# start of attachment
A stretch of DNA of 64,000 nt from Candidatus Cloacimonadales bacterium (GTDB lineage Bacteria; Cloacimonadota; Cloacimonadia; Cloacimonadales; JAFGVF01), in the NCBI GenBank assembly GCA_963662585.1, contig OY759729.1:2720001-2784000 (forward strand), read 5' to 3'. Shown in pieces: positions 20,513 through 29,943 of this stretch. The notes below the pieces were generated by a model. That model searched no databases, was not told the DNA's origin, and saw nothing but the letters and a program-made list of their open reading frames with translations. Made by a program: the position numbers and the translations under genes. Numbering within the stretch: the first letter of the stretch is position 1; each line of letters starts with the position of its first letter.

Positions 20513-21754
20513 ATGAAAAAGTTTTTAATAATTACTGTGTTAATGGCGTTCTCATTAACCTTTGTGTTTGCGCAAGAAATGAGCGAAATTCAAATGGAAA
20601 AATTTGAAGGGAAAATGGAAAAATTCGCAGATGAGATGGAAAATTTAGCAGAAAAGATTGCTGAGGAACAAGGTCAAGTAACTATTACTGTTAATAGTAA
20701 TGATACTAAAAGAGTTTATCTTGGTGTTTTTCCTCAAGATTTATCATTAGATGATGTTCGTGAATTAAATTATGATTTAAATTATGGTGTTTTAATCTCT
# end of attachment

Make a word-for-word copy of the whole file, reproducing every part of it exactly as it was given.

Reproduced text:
A stretch of DNA of 64,000 nt from Candidatus Cloacimonadales bacterium (GTDB lineage Bacteria; Cloacimonadota; Cloacimonadia; Cloacimonadales; JAFGVF01), in the NCBI GenBank assembly GCA_963662585.1, contig OY759729.1:2720001-2784000 (forward strand), read 5' to 3'. Shown in pieces: positions 20,513 through 29,943 of this stretch. The notes below the pieces were generated by a model. That model searched no databases, was not told the DNA's origin, and saw nothing but the letters and a program-made list of their open reading frames with translations. Made by a program: the position numbers and the translations under genes. Numbering within the stretch: the first letter of the stretch is position 1; each line of letters starts with the position of its first letter.

Positions 20513-21754
20513 ATGAAAAAGTTTTTAATAATTACTGTGTTAATGGCGTTCTCATTAACCTTTGTGTTTGCGCAAGAAATGAGCGAAATTCAAATGGAAA
20601 AATTTGAAGGGAAAATGGAAAAATTCGCAGATGAGATGGAAAATTTAGCAGAAAAGATTGCTGAGGAACAAGGTCAAGTAACTATTACTGTTAATAGTAA
20701 TGATACTAAAAGAGTTTATCTTGGTGTTTTTCCTCAAGATTTATCATTAGATGATGTTCGTGAATTAAATTATGATTTAAATTATGGTGTTTTAATCTCT